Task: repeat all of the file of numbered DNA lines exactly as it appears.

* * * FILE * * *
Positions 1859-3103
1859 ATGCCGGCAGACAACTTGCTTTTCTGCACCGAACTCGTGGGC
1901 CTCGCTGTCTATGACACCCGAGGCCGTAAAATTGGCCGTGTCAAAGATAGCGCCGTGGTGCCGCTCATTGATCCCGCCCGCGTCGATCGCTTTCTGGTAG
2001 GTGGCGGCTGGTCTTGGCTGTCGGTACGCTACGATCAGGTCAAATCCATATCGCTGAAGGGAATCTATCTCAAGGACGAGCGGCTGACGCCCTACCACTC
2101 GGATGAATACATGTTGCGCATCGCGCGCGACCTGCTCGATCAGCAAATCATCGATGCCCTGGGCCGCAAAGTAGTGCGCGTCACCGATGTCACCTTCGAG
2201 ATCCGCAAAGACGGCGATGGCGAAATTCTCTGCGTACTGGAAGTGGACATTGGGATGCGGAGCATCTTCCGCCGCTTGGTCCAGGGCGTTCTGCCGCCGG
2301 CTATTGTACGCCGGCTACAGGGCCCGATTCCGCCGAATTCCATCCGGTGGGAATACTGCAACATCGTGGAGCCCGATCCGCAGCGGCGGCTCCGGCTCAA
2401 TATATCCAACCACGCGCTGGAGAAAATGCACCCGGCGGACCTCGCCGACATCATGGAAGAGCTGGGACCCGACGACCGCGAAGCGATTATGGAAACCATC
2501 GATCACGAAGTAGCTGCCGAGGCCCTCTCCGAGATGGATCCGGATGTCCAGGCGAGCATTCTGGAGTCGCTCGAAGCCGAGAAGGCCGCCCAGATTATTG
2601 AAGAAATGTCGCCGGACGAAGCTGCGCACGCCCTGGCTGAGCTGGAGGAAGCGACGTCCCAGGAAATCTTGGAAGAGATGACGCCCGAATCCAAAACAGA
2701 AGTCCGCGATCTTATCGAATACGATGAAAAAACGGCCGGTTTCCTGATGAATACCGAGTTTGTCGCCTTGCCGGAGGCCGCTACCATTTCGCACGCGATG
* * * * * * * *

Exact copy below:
Positions 1859-3103
1859 ATGCCGGCAGACAACTTGCTTTTCTGCACCGAACTCGTGGGC
1901 CTCGCTGTCTATGACACCCGAGGCCGTAAAATTGGCCGTGTCAAAGATAGCGCCGTGGTGCCGCTCATTGATCCCGCCCGCGTCGATCGCTTTCTGGTAG
2001 GTGGCGGCTGGTCTTGGCTGTCGGTACGCTACGATCAGGTCAAATCCATATCGCTGAAGGGAATCTATCTCAAGGACGAGCGGCTGACGCCCTACCACTC
2101 GGATGAATACATGTTGCGCATCGCGCGCGACCTGCTCGATCAGCAAATCATCGATGCCCTGGGCCGCAAAGTAGTGCGCGTCACCGATGTCACCTTCGAG
2201 ATCCGCAAAGACGGCGATGGCGAAATTCTCTGCGTACTGGAAGTGGACATTGGGATGCGGAGCATCTTCCGCCGCTTGGTCCAGGGCGTTCTGCCGCCGG
2301 CTATTGTACGCCGGCTACAGGGCCCGATTCCGCCGAATTCCATCCGGTGGGAATACTGCAACATCGTGGAGCCCGATCCGCAGCGGCGGCTCCGGCTCAA
2401 TATATCCAACCACGCGCTGGAGAAAATGCACCCGGCGGACCTCGCCGACATCATGGAAGAGCTGGGACCCGACGACCGCGAAGCGATTATGGAAACCATC
2501 GATCACGAAGTAGCTGCCGAGGCCCTCTCCGAGATGGATCCGGATGTCCAGGCGAGCATTCTGGAGTCGCTCGAAGCCGAGAAGGCCGCCCAGATTATTG
2601 AAGAAATGTCGCCGGACGAAGCTGCGCACGCCCTGGCTGAGCTGGAGGAAGCGACGTCCCAGGAAATCTTGGAAGAGATGACGCCCGAATCCAAAACAGA
2701 AGTCCGCGATCTTATCGAATACGATGAAAAAACGGCCGGTTTCCTGATGAATACCGAGTTTGTCGCCTTGCCGGAGGCCGCTACCATTTCGCACGCGATG